Supreme Court Further Restricts Class Arbitration Finding It Must be Unambiguously Authorized
In a 5-4 decision authored by Chief Justice Roberts, joined by Justices Thomas, Alito, Gorsuch, and Kavanaugh, the U.S. Supreme Court in Lamps Plus Inc. v. Varella held that courts may not infer from an ambiguous agreement that parties have consented to arbitrate on a classwide basis.
Lamps Plus Inc. v. Varella involved an employee who had filed a class action against his employer. Lamps Plus responded by seeking to compel arbitration on an individual rather than a classwide basis. The district court dismissed the case and compelled arbitration, but on a class basis. Lamps Plus appealed, and the Ninth Circuit upheld the district court’s decision. The Ninth Circuit’s reasoning hinged on the fact that the arbitration agreement was ambiguous about the availability of class arbitration. The Ninth Circuit thus distinguished Stolt-Nielsen S. A. v. AnimalFeeds Int’l Corp., 559 U. S. 662 (2010), arguing that in Stolt-Nielsen the parties had stipulated that the agreement was silent about class arbitration, whereas the parties had no such stipulation in Lamps Plus. Because the Ninth Circuit held that the agreement was ambiguous, the appellate court turned to California’s contra proferentem rule and held that this state law contract principle required the court to interpret the ambiguous language against the drafter—here, Lamps Plus.
The Supreme Court reversed because the principle of contra proferentem requires the court to create a result where intent of the parties cannot be inferred, which is contrary to the policy considerations under the Federal Arbitration Act (the “FAA”), under which consent is essential. The FAA requires that “an ambiguous agreement cannot provide the necessary contractual basis for concluding that the parties agreed to submit to class arbitration.” “Like silence, ambiguity does not provide a sufficient basis to conclude that parties to an arbitration agreement agreed to sacrifice the principal advantage of arbitration.” The majority explained that its conclusion aligned with its “refusal to infer consent when it comes to other fundamental arbitration questions.” Thus, the FAA bars an order requiring class arbitration when an agreement is “ambiguous” about the availability of such arbitration.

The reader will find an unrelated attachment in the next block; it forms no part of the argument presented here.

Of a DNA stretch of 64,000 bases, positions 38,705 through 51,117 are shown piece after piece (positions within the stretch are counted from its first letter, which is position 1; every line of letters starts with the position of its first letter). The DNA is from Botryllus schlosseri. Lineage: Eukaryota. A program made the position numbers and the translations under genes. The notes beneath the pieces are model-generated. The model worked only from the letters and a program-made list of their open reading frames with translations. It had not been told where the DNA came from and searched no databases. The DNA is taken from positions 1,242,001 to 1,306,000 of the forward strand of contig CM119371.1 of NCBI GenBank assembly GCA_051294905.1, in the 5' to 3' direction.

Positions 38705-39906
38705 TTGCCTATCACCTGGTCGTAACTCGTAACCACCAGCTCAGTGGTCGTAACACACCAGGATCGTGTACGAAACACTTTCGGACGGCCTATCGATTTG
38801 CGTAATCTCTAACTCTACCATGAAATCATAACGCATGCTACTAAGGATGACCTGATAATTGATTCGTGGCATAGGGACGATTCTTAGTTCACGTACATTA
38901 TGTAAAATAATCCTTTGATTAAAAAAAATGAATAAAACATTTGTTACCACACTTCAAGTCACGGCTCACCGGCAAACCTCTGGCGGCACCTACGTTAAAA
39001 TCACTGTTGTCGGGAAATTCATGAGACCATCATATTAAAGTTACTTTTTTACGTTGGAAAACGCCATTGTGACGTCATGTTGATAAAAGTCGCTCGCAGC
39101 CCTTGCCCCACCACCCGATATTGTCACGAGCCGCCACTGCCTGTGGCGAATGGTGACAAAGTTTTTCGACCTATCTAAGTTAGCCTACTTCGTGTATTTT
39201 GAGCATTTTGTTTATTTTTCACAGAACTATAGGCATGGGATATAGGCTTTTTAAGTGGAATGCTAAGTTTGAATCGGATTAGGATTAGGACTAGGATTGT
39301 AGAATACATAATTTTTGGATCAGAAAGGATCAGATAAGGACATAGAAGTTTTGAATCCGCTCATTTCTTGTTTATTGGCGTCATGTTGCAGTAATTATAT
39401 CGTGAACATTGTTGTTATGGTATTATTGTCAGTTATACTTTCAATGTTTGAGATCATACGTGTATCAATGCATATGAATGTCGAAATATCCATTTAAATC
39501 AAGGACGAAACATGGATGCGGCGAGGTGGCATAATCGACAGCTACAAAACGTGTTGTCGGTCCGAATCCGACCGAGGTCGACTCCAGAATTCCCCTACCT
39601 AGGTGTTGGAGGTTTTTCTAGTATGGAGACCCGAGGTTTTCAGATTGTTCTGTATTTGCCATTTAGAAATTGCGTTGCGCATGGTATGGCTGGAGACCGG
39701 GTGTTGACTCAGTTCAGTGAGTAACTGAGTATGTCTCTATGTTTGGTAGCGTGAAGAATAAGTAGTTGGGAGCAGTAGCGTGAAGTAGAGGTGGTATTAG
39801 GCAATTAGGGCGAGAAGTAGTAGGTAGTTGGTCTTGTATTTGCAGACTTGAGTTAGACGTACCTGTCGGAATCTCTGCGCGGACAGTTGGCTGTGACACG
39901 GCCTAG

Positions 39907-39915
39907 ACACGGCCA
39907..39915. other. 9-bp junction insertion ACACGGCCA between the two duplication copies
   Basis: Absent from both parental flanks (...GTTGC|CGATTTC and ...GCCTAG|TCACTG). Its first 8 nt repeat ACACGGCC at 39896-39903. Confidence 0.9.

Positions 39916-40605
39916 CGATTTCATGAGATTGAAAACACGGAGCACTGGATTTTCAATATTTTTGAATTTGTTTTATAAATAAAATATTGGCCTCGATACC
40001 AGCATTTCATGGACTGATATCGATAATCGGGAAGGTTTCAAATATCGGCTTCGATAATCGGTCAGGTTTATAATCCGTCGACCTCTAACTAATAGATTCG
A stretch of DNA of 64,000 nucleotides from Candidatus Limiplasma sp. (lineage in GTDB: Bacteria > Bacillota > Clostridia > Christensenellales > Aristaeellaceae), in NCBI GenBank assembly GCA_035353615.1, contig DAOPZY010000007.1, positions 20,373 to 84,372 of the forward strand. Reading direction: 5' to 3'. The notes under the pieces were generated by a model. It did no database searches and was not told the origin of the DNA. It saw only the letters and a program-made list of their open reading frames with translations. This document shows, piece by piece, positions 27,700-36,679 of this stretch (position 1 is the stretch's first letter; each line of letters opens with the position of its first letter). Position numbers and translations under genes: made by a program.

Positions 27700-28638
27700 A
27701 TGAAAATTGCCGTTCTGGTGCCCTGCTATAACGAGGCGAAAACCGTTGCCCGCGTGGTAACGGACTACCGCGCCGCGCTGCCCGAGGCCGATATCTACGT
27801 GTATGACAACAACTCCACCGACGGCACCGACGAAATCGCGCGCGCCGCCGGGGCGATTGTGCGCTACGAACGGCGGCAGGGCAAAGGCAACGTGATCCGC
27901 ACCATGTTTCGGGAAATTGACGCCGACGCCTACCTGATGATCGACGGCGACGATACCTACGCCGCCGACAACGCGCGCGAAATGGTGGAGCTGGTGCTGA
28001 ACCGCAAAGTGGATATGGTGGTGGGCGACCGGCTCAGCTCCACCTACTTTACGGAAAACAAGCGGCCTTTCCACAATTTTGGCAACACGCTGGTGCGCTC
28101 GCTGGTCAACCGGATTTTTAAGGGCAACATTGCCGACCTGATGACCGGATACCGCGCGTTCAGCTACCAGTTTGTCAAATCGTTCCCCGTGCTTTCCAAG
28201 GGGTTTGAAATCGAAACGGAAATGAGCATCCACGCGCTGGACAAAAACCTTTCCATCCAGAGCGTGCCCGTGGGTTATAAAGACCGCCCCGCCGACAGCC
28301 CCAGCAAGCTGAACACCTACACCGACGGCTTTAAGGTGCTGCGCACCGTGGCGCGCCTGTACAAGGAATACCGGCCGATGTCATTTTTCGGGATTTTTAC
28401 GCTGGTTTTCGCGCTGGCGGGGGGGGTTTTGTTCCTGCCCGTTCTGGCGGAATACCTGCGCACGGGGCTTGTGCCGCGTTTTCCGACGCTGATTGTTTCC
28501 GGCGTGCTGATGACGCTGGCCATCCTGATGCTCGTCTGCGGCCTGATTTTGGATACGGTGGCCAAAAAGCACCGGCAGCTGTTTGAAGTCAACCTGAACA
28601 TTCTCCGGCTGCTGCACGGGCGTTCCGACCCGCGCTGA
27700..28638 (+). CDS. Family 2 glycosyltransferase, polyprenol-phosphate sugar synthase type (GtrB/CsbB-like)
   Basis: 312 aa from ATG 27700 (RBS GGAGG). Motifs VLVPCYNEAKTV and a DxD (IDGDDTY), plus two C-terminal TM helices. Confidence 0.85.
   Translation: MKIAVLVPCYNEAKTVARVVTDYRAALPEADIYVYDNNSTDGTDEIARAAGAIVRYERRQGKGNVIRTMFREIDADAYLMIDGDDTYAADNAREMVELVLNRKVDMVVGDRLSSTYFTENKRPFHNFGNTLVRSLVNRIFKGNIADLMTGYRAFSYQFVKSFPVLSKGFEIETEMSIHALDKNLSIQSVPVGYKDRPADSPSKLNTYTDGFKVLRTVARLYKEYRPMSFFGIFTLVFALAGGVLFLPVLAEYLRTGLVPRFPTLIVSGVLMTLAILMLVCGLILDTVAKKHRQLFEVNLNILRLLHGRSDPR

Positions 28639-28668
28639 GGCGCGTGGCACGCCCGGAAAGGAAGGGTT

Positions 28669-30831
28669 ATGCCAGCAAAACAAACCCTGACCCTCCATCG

Justice Kagan dissented on the grounds that the agreement was “best understood” to allow for class arbitration, and that the “plain vanilla” state contract rule used by the California courts allows for a classwide arbitration proceeding even if the agreement was ambiguous. Justice Ginsburg, joined by Justice Breyer and Justice Sotomayor, wrote a separate dissent to “emphasize … how treacherously the court has strayed from the principle that ‘arbitration is a matter of consent, not coercion,’” saying the court has in recent years “hobbled the capacity of employees and consumers to band together in a judicial or arbitral forum.”